Students and the middle of the semester slump


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Clémence Daniere, Staff Writer

According to the American Psychological Association, 87% of Gen Z students in college are experiencing high levels of stress due to their education during the 2020 school year. 

This psychological stress is eventually bound to turn into academic burnout, which is a phenomenon that affects a high amount of students. This feeling is usually associated with the middle of the semester slump, right around the time when midterm exams occur in most universities and colleges. 

The Counseling Center at Grand Valley State University has seen year after year how this uptick has impacted students. There is a surge in student outreach from around October until Thanksgiving when students tend to seek help for different factors in their lives. 

Brian Bossick, the Assistant Director of Career Development Services noted that students’ counseling needs usually fall into some general categories.

“You do see an intensification in the symptoms in anxiety,” Bossick said. “Depression, and relationship issues. Along with academic stress, career stress and major just overall stress.”

These increases in anxiety and depression are also described as being intertwined with factors such as friendships and families. 

“(I feel) definitely more stressed around the middle of the semester with midterms and social events that typically occur during this time,” said Cole Hammock, a Junior at GVSU. 

With regular courses and midterm exams on top of plenty of family activities such as Thanksgiving and the general holiday season coming up, he explained that it was easy to let it all get to be too much at once. 

The Counseling Center staff has equipped themselves to help students who are dealing with similar issues, as well as plenty of others. Students who are struggling with general stress and are worried about it being a bigger issue are encouraged to partake in the anxiety and depression screening going on at the moment. This will help students differentiate their feelings and explore what kind of stress they themselves are dealing with. 

“It’s a quick and easy way to get a screening and say, ‘Hey, maybe I do need to talk to someone,'” Bossick said. “If students are wondering, just jump online and take a self-screener, or even stop by the office.”

Although the middle of the semester slump is a very real thing year after year, there are some practices that the counseling center advises students to look into.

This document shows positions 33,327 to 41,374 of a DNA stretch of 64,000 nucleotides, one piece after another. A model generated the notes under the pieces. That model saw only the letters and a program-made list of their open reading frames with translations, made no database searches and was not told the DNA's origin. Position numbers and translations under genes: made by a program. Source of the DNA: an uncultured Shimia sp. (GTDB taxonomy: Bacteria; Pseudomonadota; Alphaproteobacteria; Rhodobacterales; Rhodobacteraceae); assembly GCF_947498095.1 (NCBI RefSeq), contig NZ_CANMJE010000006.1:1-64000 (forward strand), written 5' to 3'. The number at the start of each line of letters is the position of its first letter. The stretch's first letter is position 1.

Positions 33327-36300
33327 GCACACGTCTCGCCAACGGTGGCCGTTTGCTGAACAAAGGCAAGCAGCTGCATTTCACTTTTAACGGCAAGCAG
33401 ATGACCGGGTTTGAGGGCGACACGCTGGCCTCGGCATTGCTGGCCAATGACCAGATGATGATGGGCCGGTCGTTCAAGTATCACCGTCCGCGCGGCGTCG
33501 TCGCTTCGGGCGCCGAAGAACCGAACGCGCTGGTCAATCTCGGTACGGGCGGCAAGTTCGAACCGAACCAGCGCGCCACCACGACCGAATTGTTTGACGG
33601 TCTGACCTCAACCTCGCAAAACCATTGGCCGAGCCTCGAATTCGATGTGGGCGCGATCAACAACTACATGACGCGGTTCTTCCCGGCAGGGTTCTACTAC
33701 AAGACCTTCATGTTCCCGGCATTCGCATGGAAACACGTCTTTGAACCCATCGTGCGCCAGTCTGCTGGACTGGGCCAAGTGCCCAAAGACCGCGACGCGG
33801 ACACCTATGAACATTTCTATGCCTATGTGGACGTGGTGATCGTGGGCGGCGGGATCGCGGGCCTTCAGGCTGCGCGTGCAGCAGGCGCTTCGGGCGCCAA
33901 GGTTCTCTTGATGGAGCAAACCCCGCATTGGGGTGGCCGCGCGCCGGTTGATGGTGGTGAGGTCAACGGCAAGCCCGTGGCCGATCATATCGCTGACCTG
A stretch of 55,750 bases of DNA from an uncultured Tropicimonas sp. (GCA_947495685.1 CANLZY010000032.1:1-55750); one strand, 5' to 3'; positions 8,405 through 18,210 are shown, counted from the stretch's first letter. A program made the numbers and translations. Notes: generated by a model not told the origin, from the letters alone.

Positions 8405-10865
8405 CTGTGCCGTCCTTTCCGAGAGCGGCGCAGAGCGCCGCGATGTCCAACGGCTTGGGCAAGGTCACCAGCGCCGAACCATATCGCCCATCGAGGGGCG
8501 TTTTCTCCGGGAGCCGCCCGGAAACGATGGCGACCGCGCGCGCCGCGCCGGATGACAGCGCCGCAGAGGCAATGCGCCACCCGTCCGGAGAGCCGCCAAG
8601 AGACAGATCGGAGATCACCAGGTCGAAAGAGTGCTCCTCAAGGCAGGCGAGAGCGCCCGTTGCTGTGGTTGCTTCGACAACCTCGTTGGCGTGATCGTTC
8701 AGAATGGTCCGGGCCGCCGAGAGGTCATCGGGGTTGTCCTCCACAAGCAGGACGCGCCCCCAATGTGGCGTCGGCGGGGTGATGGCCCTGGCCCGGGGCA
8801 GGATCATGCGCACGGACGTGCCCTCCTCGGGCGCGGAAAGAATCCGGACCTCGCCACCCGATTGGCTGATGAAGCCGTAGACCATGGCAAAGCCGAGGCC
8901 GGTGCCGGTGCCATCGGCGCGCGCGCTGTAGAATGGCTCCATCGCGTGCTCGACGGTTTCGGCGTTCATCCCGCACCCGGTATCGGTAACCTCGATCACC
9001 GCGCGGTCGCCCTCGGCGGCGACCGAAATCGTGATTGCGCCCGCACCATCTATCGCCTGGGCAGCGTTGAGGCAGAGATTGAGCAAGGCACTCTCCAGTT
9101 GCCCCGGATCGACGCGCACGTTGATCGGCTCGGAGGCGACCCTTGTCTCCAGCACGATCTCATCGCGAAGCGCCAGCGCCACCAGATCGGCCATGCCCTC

The main idea is for students to manage their time and if they are taking extra time out of their day to study and focus on school, to ask themselves: “Where is the time taken away from when I need more to study?”

Bossick explained that it is common for students to pull an all-nighter at times, but after a few days, or even weeks, this can turn into a spiral with no time leftover to do activities that were previously priorities.

“Be mindful of time, and the allocation of certain periods of time,” Bossick said. 

This is a topic that Rachel McFall, a sophomore at GVSU, can heavily relate to. She explained that she was so overwhelmed last year with school that this year she lessened her credit hours, but still feels the pressure at this time of the year. 

“My high standards for myself mean that I’m usually a wreck at this point,” McFall said. “I usually end up taking a series of ‘lazy weeks’ halfway through the year where I do the absolute minimum and try to revive myself.”

This feeling that students know all too well can luckily be helped by a plethora of resources either online or on campus. 

The American Psychological Association recommends practicing the rule of “Three Good Things,” which is an exercise in which a person reflects on three good things that happened during the day, no matter how small or big it was. This helps the person keep in touch with themselves and has proven to lower levels of anxiety and depression among those practicing. 

The counseling center also has online spaces dedicated to meditation, video workshops, and other resources which are available to students at any time. If mindfulness and self-reflection is not your way to go, the counseling center offers one-on-one therapy sessions, group sessions, and even skill-based groups that help build a student’s toolkit for life. 

For more information, access the website or follow @gvcounseling on Instagram.